Setting the stage for a dramatic career

As an actor, your performances would bring characters to life in theatre, film, television and radio.

You would use speech, movement and expression to act a script or improvise a role in a believable and natural way.

In most acting roles you would work under the guidance of a director, usually as part of a team or ‘cast’ of other actors.

Performing is only a small part of the work. You would also spend a lot of time, researching your role, learning lines, rehearsing, preparing for and attending auditions, contacting agents and finding your next role.

In smaller theatre companies you could also be involved in administration, publicity and staging the performance.

You might combine performing with other types of work, such as teaching or community arts work.

Hours may be irregular. Most theatre performances take place in the evenings, but you may also have daytime shows, rehearsals and auditions. In film and television, days can be very long and involve a lot of waiting around between scenes.

You would need to travel to jobs and auditions and may spend long periods away from home if touring with a play or filming on location.

You could work in theatres, rehearsal rooms and film or television studios or outdoors in street theatre or location filming.

A recent survey of Equity members found that nearly half of people in the UK performance industry had earned less than £6,000 from the profession in the previous year. Only six per cent earned more than £30,000 from acting.

There is no set income for actors. Most are self-employed, and are paid a fee for each contract or performance. Contact Equity for details of minimum income rates for members.

Although it’s possible to get an early ‘lucky break’ in professional acting, in practice this is quite rare. Most actors spend time training (either at full-time drama school or through part-time classes) and building experience of performing before they find paid work.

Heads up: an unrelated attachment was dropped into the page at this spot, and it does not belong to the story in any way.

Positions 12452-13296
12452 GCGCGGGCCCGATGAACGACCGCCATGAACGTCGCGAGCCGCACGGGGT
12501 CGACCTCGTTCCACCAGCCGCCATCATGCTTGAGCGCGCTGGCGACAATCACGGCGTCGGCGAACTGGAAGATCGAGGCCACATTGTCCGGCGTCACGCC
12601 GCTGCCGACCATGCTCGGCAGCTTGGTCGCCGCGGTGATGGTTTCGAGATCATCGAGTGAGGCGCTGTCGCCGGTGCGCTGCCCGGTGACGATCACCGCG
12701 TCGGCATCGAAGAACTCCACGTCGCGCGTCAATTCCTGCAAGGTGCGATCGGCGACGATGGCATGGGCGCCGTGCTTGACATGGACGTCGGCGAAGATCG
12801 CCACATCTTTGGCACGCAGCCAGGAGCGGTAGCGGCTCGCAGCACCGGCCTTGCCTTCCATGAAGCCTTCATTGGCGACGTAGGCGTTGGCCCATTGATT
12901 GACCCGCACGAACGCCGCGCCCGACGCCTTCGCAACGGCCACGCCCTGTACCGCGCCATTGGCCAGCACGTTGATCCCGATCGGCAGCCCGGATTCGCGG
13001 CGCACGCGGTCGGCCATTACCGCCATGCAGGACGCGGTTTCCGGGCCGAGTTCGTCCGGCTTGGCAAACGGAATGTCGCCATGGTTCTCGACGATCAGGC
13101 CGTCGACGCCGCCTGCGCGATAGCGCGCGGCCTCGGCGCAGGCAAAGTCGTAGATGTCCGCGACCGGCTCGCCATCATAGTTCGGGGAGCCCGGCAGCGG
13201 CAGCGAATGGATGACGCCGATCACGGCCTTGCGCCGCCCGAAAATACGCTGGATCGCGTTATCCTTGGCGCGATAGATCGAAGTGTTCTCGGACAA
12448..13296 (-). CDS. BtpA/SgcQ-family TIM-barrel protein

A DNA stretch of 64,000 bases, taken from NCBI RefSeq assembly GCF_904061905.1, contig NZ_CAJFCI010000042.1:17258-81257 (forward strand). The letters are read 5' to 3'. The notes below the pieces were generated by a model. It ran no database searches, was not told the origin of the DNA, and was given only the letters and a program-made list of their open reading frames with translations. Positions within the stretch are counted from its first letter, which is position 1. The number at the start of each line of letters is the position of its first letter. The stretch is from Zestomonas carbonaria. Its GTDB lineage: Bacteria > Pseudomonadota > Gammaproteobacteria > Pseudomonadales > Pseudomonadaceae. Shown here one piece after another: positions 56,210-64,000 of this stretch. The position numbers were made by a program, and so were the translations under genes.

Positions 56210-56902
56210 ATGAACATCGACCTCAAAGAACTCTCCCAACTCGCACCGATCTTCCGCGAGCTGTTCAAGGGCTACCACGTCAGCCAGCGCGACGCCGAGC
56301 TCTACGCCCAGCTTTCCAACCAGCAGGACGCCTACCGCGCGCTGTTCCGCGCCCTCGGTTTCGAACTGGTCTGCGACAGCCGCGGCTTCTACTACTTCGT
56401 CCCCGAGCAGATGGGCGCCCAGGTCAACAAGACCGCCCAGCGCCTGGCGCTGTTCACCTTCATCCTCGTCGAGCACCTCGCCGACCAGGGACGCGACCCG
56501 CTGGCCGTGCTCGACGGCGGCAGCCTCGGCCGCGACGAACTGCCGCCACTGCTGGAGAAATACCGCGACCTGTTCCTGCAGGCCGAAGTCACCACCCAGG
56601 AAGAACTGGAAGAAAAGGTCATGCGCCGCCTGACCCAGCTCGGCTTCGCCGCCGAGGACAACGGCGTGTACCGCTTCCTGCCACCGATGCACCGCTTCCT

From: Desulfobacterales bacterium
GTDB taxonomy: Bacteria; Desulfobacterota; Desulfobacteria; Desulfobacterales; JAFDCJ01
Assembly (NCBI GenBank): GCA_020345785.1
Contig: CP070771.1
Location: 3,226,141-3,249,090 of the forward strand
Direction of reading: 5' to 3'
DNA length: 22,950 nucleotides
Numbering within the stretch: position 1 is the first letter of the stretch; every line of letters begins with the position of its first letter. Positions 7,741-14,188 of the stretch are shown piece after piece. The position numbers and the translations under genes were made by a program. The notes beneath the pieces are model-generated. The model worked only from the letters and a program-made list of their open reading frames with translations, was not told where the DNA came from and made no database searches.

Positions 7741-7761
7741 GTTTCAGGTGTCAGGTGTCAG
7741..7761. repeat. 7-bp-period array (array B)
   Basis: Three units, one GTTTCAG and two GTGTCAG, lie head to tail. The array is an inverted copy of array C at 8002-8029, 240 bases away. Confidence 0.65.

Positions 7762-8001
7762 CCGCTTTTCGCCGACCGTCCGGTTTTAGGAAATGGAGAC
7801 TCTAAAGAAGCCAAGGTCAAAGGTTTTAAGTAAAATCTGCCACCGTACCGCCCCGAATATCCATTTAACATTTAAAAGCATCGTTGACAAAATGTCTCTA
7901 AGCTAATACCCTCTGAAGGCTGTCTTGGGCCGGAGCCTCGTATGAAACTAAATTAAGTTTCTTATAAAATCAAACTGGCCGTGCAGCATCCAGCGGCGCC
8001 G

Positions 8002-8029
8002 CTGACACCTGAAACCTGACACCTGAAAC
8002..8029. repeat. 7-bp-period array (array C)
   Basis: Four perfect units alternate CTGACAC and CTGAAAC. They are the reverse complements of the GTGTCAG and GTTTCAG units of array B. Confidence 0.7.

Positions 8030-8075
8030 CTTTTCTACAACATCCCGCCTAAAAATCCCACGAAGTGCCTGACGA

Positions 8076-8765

Talent, determination, hard work and luck are also important.

An Arts Council survey has found that a large percentage of working actors had professional training at a specialist drama school approved by the National Council for Drama Training (NCDT).

NCDT-approved courses can be an advantage when starting an acting career, as they are very practical and will give you the opportunity to showcase to agents and casting directors. They also lead to full membership of the performers’ union Equity.

At drama school you could take a full-time three-year degree or diploma in acting or musical theatre (or a one-year postgraduate diploma if you already have a relevant degree).

For three-year courses you must be at least 18 and for one-year postgraduate courses you must be at least 21.

To get into drama school, you must pass an audition. You may also need some formal qualifications such as A-levels or a BTEC National Diploma in Performing Arts, but this is not always essential if you show enough talent and commitment.

If you choose not to go to drama school, you will still need to develop your skills and get as much practical experience of acting as possible. Ways that you could do this include amateur, community or youth theatre, student drama societies, actors’ workshops, summer schools and part-time classes.